The Wu Twenty: Part III


Fev 23 2012, 9h08

10. Baby C’mon. Ol’ Dirty Bastard. Return to the 36 Chambers. 1995.
Featuring: Ol' Dirty Bastard

“There aint no father to his style,” was the rationale given for the surname of Ol’ Dirty Bastard. Try to deny the appropriateness of this alias, and prepare to be met with the unprecedented, unhinged genius of “Baby C’mon.” O.D.B.’s craziness shines throughout his vocals on this track. By the time the beat drops and O.D.B. announces his reputation for getting “riggy-riggy raw” on the mic, the listener cannot help but find himself at the emcee’s complete mercy. If “Baby C’mon” was the finest moment from O.D.B.’s catalog, it is because this track represents the mutual meeting of the O.D.B. and a beat finally capable of matching his funkiness. The final minute of the song requires no lyrical contribution, just that filthy-ass backbeat and the echoes of O.D.B.’s unbridled, chemically-enhanced charm.

9. Hellz Wind Staff. Wu-Tang Clan. Wu-Tang Forever. 1997.
Featuring: Streetlife, Ghostface Killah, Inspecktah Deck, Method Man, the RZA, Raekwon

Like “Triumph,” excels in presenting the entirety of the Wu. Unlike “Triumph,” features at-worst above-average contributions from every emcee over a quintessential Wu-Tang beat. Everyone brings it on this track, from Ghost (“The Rap Damian!”) to RZA (“The Heineken’s imported from Holland!) to Rae ("Rap’s is hotter than hot tamales in Toledo!”). Too easy.

8. Shakey Dog. Ghostface Killah. Fishscale. 2006.
Featuring: Ghostface Killah

So brilliant. Who needs the rest of the Wu when you have the Ghost getting’ on some Theodore shit like he does on this track here. (“Makin’ moves back and forth uptown!”). Ghostface is happy to be here, folks (“I’m ready for war!”). Artful storytelling abounds (Minor character development: “She bout 77/she paid her dues when she smoked her brother-in-law at his boss’s wedding"). The narrator is unreliable, yet inspired (“I’m on the floor/like ‘Holy shit!’”). Try deconstructing the storyline at your own peril, it’s like The Usual Suspects in hip-hop form. Ghost had spit an astonishing series of ultra-complex, highly literate, and undeniably captivating lyrics in song before (See: No. 4 on this list), but the storytelling on “Shakey Dog” remains unrivaled in the Wu catalog.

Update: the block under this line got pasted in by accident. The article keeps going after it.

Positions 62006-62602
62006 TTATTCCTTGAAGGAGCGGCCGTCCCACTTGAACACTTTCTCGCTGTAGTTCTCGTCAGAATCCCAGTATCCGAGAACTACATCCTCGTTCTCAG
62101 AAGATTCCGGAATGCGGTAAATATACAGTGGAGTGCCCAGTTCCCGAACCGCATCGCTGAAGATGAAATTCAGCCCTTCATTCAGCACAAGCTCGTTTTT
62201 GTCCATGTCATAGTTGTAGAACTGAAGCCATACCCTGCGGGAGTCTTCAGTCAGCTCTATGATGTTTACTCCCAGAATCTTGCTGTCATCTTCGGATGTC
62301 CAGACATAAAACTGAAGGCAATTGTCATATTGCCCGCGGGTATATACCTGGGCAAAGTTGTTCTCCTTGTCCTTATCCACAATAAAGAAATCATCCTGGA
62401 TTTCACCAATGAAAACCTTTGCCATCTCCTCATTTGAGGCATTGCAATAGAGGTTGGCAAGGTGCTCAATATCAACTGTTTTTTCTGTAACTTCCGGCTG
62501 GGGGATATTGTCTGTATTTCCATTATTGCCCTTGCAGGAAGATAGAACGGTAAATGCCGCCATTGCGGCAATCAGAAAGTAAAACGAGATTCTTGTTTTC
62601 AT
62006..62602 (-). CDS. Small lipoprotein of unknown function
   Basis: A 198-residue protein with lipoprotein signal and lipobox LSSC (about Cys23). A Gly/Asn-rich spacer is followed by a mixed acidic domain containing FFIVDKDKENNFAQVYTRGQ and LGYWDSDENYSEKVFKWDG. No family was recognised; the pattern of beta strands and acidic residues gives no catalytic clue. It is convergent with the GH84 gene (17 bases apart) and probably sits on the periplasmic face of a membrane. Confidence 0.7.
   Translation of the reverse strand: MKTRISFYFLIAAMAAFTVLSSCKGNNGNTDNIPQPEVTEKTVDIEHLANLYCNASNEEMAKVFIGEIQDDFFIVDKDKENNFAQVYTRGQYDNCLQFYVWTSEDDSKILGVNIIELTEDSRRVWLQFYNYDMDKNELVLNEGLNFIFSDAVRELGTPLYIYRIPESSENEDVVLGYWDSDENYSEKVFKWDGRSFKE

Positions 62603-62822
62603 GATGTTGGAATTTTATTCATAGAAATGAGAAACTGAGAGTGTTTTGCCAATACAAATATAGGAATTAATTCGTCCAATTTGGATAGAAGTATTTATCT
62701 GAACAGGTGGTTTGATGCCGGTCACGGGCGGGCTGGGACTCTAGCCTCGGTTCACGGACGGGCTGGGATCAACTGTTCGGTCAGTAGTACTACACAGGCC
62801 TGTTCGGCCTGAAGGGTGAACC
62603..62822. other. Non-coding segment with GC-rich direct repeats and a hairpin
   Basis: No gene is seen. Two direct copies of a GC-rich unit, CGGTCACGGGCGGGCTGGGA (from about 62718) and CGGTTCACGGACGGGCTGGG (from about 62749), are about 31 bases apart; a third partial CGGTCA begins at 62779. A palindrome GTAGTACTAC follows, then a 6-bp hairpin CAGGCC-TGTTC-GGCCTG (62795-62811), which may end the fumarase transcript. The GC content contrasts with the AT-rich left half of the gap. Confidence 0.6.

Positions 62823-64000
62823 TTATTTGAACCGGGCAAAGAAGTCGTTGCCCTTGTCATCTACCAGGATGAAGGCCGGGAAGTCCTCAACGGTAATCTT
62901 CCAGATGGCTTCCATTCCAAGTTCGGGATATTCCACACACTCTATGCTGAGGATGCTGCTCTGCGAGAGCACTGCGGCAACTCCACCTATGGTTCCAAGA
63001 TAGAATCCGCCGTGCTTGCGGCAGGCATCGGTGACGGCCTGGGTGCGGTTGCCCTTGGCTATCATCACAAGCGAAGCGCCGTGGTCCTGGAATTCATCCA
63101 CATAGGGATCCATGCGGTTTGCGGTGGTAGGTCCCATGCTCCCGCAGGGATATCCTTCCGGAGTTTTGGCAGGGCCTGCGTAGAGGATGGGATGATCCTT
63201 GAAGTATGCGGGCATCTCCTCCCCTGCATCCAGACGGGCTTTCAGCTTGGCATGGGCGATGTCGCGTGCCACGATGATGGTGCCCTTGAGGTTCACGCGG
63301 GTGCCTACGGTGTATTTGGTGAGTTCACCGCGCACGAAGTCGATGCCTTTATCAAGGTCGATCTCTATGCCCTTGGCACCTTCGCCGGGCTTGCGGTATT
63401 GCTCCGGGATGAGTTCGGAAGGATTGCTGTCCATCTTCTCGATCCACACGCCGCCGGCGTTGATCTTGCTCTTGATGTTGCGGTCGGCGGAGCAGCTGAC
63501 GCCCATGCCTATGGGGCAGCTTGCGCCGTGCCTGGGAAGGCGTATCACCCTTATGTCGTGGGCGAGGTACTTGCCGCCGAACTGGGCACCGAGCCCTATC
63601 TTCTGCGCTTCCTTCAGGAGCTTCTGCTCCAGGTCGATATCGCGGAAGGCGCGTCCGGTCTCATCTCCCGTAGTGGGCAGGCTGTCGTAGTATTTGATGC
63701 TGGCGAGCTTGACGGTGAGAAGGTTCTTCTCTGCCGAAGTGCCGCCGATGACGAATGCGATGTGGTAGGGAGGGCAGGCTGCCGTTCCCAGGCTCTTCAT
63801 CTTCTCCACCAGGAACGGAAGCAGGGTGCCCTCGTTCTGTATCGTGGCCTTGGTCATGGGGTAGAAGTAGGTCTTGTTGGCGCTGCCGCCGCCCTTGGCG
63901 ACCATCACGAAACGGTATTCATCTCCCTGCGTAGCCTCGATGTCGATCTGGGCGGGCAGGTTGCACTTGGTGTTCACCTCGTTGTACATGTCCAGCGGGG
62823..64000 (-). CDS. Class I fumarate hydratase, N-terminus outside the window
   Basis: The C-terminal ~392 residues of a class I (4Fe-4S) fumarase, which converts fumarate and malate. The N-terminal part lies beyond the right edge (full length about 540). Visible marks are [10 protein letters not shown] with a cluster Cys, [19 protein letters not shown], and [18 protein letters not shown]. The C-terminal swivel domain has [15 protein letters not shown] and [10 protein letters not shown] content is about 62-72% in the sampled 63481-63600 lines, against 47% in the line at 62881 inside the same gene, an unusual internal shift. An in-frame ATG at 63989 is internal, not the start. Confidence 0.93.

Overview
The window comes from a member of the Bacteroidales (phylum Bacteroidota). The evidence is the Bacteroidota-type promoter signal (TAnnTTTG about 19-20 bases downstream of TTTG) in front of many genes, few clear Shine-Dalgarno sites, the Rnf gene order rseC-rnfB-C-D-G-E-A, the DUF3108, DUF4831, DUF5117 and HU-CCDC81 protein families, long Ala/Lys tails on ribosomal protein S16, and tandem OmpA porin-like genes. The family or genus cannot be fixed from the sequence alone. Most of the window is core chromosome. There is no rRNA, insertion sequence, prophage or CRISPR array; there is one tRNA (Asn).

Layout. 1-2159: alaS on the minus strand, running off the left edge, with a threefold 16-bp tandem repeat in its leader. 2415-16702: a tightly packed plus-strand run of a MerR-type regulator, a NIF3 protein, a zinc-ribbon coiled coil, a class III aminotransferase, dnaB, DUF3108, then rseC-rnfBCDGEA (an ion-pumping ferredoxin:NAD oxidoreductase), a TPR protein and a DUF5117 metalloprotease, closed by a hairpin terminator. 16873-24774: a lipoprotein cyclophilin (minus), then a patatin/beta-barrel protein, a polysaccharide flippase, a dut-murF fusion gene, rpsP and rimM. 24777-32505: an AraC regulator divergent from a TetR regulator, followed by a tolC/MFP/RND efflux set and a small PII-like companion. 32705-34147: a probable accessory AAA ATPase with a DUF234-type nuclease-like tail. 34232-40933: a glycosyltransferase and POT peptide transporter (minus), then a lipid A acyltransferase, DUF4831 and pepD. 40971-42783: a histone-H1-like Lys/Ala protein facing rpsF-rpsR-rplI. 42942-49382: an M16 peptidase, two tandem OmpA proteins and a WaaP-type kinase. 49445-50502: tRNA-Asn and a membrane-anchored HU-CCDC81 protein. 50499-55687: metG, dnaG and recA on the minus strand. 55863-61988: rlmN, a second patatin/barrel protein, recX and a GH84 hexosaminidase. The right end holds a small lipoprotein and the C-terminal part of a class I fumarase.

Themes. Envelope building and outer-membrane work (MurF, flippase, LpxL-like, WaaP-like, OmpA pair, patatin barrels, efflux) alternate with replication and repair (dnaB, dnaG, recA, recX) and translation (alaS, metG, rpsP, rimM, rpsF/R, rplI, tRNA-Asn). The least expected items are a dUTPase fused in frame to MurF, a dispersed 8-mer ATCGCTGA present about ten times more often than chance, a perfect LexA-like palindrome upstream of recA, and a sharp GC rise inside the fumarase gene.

7. It’s Yourz. Wu-Tang Clan. Wu-Tang Forever. 1997.
Featuring: Raekwon, U-God, the RZA, Inspecktah Deck, Ghostface Killah

Would merely be excellent, had it not included perhaps the best Wu-provided verse contributed to the Wu catalog. Let it be known that no rapper in hip-hop history has ever been as underrated as the Inspecktah Deck. Following two verses that absolutely kill it (courtesy of U-God and the RZA), the Mic Wrecker lays waste to the track in sublime fashion:

"It's only natural, actual facts are thrown at you./The impact'll blow trees back and crack statues./Million dollar rap crews fold, check the sick shit/explicit, I crystalize the rhyme so you can sniff it./We live this, fitted hats low conceal the Crooked I/No surprise, verbal stick up -- put em high/rebel I, outlaw, split second on the draw/Blow the door off this shit, like bricks of C-4."

I mean, this is the fourth best emcee in the Clan delivering this Nas-on-It-Aint-Hard-to-Tell level verse. Almost incomprehensibly badass, and coming from a guy who never had a solo career take off like that of the majority of the Wu’s emcees. No other group in popular music can lay claim to this type of depth, end of story.

6. Criminology. Raekwon. Only Built 4 Cuban Linx. 1995;
Featuring: Ghostface Killah, Raekwon

A track that basically sets the template for the successful Wu solo track, “Criminology” excels in its universally dominant production( the RZA goes mainstream on this shit with pinpoint accuracy) and pitch-perfect interplay between Ghost and Rae. (Ghost: “No questions!/I’ll send your ass back right to the essence!” Rae: “Fuck rap! Hip-hop for me off top!”) Forsaking Kung-Fu samples for excerpts from Scarface, “Criminology” put the non-African “gangsta” in Gangsta Rap. Ghost and Rae conceive of themselves as something more grandiose than kings of the block, something above killing gang rivals merely for the sake of loyalty. A decade and a half later, Rick Ross would proclaim that he thought he was Big Meech, he thought he was Larry Hoover, and release a classic track in “B.M.F.” But he’s no Big Meech. He’s no Larry Hoover. To paraphrase former Democratic Vice-Presidential candidate Lloyd Bentsen, I’ve met the two men who first proclaimed to be Big Meech and Larry Hoover, and you’re no Ghost or Rae, Mr. Ross. Every Don Corleone-inspired rap song you’ve ever heard owes a debt to this track for making the Gambino rap song mainstream in the same way N.W.A. make the gangsta rap song mainstream in 1988.

Wu-Tang Clan


Deixe um comentário. Faça login na ou cadastre-se agora (é gratuito).